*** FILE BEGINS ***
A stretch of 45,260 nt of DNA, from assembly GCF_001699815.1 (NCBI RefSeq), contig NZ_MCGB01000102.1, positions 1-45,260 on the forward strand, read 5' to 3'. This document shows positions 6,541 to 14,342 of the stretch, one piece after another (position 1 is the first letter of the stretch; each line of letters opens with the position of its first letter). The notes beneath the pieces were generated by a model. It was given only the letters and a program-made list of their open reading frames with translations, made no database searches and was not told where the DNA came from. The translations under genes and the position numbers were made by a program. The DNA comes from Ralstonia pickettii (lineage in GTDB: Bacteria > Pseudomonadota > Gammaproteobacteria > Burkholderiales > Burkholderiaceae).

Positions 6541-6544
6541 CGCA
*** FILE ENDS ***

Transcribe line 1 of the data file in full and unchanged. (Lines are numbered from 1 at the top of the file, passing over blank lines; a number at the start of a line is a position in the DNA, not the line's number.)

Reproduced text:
A stretch of 45,260 nt of DNA, from assembly GCF_001699815.1 (NCBI RefSeq), contig NZ_MCGB01000102.1, positions 1-45,260 on the forward strand, read 5' to 3'. This document shows positions 6,541 to 14,342 of the stretch, one piece after another (position 1 is the first letter of the stretch; each line of letters opens with the position of its first letter). The notes beneath the pieces were generated by a model. It was given only the letters and a program-made list of their open reading frames with translations, made no database searches and was not told where the DNA came from. The translations under genes and the position numbers were made by a program. The DNA comes from Ralstonia pickettii (lineage in GTDB: Bacteria > Pseudomonadota > Gammaproteobacteria > Burkholderiales > Burkholderiaceae).